### What continuity really is (pretentious heading to attract readership)

#### by ayushkhaitan3437

This is an article I wanted to write for a long time.

What exactly is topological continuity? A mapping between two topological spaces is said to be continuous if for any open set , is open in .

After reading this definition, very few students understand the motivation behind this definition. By bringing these concepts to Euclidean space, a picture slowly begins to form. This definition is valid in . However, what was the need to unnecessarily generalize continuity to non-Euclidean spaces? What does continuity really mean in a general setting?

Given below is *my* impression of continuity, and has not been influenced by any mathematical work that I have come across.

If there is a continuous mapping from to , this means that is at least as “solid and smooth”, or more “solid and smooth” than . I have no intention of making the phrase “solid and smooth” precise, and it is an arbitrary phrase concocted by me to give readers a “feel” for the nature of continuity. As an intuitive explanation, a circle is more “solid and smooth” then a line, which has two sharp points. The graph of is more “solid and smooth” than . Developing more examples of this kind would be a useful exercise. The less the number of “sharp points”, the more an object is “solid and smooth”.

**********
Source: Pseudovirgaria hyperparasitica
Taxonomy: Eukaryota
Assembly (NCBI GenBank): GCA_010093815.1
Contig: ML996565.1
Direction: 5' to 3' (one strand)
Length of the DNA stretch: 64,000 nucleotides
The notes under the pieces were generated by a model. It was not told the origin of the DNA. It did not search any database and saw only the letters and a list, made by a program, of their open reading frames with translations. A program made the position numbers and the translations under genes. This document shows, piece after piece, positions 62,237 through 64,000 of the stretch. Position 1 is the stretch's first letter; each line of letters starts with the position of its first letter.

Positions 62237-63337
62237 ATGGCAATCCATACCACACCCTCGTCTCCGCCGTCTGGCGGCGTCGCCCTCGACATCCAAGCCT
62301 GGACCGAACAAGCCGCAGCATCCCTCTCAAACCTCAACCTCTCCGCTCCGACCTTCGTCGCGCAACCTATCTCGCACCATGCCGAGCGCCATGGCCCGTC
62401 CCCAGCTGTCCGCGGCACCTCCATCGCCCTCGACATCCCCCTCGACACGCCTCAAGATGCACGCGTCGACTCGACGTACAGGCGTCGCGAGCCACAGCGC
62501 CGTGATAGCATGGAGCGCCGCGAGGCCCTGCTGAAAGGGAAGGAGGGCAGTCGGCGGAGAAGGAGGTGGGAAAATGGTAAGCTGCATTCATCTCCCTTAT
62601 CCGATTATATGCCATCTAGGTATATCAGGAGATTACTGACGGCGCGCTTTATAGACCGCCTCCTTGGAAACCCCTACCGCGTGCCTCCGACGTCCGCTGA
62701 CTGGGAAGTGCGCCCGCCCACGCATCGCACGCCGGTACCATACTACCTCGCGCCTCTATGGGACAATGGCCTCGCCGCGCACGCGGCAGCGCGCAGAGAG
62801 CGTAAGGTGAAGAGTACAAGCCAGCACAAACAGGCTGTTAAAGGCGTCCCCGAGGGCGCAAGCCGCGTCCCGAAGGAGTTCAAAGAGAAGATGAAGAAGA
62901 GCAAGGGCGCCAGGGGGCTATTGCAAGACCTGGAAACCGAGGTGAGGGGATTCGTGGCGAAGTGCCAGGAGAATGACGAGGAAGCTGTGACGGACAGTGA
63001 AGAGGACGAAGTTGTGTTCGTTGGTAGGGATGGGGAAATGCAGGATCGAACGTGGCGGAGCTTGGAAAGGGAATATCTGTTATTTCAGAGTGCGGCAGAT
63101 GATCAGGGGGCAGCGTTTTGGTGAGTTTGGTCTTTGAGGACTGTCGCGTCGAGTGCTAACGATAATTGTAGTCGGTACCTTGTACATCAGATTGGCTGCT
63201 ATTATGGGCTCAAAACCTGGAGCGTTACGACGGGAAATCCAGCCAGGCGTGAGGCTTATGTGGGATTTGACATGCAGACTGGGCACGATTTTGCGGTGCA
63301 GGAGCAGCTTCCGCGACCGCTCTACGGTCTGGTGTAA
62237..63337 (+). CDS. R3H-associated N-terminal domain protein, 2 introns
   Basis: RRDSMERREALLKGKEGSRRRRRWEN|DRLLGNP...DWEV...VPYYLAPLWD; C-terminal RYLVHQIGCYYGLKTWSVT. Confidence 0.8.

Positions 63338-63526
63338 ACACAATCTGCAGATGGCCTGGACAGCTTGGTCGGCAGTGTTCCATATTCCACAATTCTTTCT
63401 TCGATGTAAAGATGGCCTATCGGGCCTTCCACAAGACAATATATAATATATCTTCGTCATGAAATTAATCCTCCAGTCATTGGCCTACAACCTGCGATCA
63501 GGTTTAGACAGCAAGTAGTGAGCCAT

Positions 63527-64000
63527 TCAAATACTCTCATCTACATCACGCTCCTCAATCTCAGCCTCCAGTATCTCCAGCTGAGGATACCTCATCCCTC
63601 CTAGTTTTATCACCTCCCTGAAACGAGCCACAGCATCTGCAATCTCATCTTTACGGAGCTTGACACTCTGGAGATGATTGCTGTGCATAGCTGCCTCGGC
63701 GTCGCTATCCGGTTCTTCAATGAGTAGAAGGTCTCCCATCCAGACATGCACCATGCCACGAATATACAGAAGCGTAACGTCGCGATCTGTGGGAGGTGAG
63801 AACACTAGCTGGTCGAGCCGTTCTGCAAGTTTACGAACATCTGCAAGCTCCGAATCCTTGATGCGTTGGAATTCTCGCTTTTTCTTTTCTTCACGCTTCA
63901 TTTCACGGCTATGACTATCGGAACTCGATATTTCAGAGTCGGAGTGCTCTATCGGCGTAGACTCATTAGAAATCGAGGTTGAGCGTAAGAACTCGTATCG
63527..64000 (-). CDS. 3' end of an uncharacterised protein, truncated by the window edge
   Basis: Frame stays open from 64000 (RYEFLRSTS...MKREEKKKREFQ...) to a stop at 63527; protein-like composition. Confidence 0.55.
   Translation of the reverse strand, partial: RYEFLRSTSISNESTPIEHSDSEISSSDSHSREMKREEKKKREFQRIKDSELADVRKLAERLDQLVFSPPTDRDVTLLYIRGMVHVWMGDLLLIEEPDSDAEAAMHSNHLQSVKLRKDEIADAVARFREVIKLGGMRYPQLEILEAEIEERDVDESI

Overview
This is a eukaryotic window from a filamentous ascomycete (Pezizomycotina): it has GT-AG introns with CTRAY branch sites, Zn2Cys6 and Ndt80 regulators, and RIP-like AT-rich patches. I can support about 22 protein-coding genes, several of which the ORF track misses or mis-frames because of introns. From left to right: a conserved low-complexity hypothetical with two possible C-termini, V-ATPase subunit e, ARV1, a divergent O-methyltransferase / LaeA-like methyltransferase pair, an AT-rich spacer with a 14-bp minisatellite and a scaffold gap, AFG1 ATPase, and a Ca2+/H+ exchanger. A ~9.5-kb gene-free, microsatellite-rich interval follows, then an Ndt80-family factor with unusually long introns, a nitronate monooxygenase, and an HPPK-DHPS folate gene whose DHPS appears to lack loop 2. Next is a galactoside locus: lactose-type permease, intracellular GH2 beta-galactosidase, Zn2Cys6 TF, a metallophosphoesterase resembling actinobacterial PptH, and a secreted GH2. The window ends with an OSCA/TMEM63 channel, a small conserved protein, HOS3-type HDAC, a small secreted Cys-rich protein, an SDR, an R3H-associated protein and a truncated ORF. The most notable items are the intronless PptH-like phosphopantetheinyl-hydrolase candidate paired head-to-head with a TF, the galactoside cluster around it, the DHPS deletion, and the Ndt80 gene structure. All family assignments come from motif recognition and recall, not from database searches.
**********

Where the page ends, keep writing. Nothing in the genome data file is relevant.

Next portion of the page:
Now we swoop back to my original claim: that if is continuous, then is at least as or more “solid and smooth” than . As an example, consider the continuous mapping of to . The continuous map for this would be . We know that has two “sharp points” (at 0 and 1), while has none. Hence, is at least as or more solid and smooth than . However, there is no continuous mapping from to , as the latter is **less** solid and smooth than the former.

It is a useful exercise to use this concept in more complicated topological cases.

Now we come to path homotopy. When we say there is a continuous mapping from to a topological space such that and , then we are in essence saying that the space encompassed and bordered by and is as or more solid and smooth then . Hence, there are no breaks in between. It can be pictured as a solid block of ink. No spaces.

This is the reason why is generally used as the domain for a continuous map. We want the image to be solid. No gaps.